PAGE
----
As New Year's Eve approaches, the television wells with Years in Review, Top 100 Programs, and other "let's consider the sequences of history" shows. In order to avoid those, I was watching an old Star Trek rerun, the City on the Edge of Forever... .
I know, I know; not exactly the way to avoid pondering history! So I curled up with my Edith Keeler action figure (NRFB), bracing myself for when she talks about going to a Clark Gable movie, even though in 1930 (when her episode occurs), Gable had not yet been anything but an extra.
Anachronisms like that really burn me, particularly when they are so very unnecessary. Even in the pre-internet world, it could have been easily avoided, you'd think. Oh, well, Star Trek episodes were, after all, made on $47 dollars, kitchen utensils, and whatever odd S&H Green Stamps they had lying around.
Oh, but the episode held in store for me a worst temporal slap in the face! I hadn't noticed it when I was younger, because I wasn't as familiar with old music then. As Kirk and Keeler stroll along on their first date, the radio plays the Guy Lombardo rendition of "Goodnight Sweetheart". At first, I just did a double-take; then I realized what was wrong and I winced. Goodnight Sweetheart was written in 1931... the year after the year in which the episode was set. It got worse as they continued to use a modified version of the tune as Keeler's "theme song" throughout the episode. Oh, the pain!
Comic books, of course, have these kinds of problems with anachronisms. But comics books have a particular problem with anachronisms that are all their own. Thanks to their sliding timeline, comic books that start out with perfectly normal cultural references wind up, over time, being riddled with anachronisms. Not just the technological ones (like the glaring absence of mobile phones and the internet) that clearly set stories too far in the past. But cultural ones, too... .
Do you remember why Harvey Dent's face couldn't be fixed right away? Because the only sufficient skilled surgeon, Dr. Eckhardt, was trapped behind enemy lines in Germany. Remember how Batman & Robin escaped from the Penny Plunderer? Using a steel penny, a type made only in 1943-1945 and readily available only in the years right after the war. I'm most familiar with such examples from Golden Age Batman stories, but I'm sure you all could list many more.
Marvel, which makes such contemporaneous pop culture references much more often, is even more susceptible to such "anachronoslides", be they major (Tony Stark's war record) or minor (characters in an issue of Dazzler are attacked at the premier of Star Trek: The Motion Picture). Funny, how the "major" anachronoslides are easy to forgive whereas the "minor" ones seem so painful.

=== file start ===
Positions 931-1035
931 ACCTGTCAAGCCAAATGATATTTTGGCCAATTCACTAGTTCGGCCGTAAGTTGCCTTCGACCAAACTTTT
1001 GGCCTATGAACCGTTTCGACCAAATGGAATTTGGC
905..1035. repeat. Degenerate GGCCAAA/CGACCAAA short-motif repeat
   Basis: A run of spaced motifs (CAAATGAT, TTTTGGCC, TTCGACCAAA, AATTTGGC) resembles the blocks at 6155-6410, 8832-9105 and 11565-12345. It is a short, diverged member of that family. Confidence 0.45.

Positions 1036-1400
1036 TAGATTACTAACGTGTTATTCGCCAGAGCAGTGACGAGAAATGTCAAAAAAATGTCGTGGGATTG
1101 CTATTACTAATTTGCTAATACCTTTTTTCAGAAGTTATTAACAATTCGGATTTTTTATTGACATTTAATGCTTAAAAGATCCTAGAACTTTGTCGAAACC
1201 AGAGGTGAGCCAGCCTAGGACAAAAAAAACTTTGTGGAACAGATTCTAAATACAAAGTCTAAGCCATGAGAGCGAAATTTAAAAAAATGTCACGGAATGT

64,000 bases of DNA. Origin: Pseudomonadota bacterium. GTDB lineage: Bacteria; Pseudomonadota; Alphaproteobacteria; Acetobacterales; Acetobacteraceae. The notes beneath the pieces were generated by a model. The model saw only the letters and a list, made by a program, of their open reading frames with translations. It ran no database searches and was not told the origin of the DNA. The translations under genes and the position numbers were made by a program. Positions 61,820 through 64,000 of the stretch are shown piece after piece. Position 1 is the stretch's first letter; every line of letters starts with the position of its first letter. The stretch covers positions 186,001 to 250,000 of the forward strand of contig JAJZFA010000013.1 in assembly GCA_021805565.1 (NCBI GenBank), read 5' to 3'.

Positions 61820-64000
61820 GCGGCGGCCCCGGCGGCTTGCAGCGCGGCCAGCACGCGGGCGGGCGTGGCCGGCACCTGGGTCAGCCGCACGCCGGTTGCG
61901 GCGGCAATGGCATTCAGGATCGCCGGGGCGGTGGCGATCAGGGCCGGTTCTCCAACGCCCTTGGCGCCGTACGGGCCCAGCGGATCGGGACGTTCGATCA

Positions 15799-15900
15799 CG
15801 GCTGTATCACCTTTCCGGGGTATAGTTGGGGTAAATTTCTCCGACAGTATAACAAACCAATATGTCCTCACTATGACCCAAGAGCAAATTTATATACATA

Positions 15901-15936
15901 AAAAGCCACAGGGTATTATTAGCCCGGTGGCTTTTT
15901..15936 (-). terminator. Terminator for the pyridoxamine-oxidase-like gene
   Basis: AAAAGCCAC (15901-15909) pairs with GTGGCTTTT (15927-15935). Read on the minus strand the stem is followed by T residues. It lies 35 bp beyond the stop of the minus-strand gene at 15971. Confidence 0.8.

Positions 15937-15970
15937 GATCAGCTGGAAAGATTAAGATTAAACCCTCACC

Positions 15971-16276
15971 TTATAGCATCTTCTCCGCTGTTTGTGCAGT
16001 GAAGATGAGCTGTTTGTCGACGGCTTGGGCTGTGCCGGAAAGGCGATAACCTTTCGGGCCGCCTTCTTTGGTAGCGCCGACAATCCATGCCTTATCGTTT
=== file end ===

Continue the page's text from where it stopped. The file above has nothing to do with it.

Similarly, when a current writer needs to write about an event in a hero's past, it can be a challenge to avoid any contemporary references that pin it in a particular time. This is usually most striking during flashbacks on early Batman & Robin stories (and, to a lesser degree, Green Arrow & Speedy). Superman and Wonder Woman were quite formally rebooted, so there are basically no flashbacks to their Golden or even Silver Age stories; we know "for a fact" that those are not the adventures of the current versions of those heroes.
But with B&R and GA, there's an unbroken continuity, and there are repeated references to their Golden Age adventures (and if you wish to debate that, read this before you do). It creates a feeling that Batman and Green Arrow are older characters than Superman & Wonder Woman. Even with Superman and Wonder Woman, however, references to the Bronze Age (usually found in Justice League stories) are a little tricky. These pre-reboot stories seem older than the characters that are in them!
One of my personal pet peeve anachronoslides is DC's insistence on continuing to link the JSA to World War II. They've gone to great lengths to 'magic' away their ages, but it's still a patch job (don't start to think too hard about Mathilda Hunkel's timeline, now!). And it's unnecessary; the JSA didn't actually have a direct role in WWII. As I'm sure I've mentioned before, the JSA didn't really fight Hitler; they fought Fritz Klaver. Their job was to hold down the fort at home while the war was fought, and they dealt mostly with saboteurs and fifth columnists. The JSA's origins could just as easily be retconned as heroes from the 1960s or 1970s without too much heartbreak. For me, anyway.
But that's me. What are the anachronisms and anachronoslides that bother you most in your comics, and what would you do to remedy them?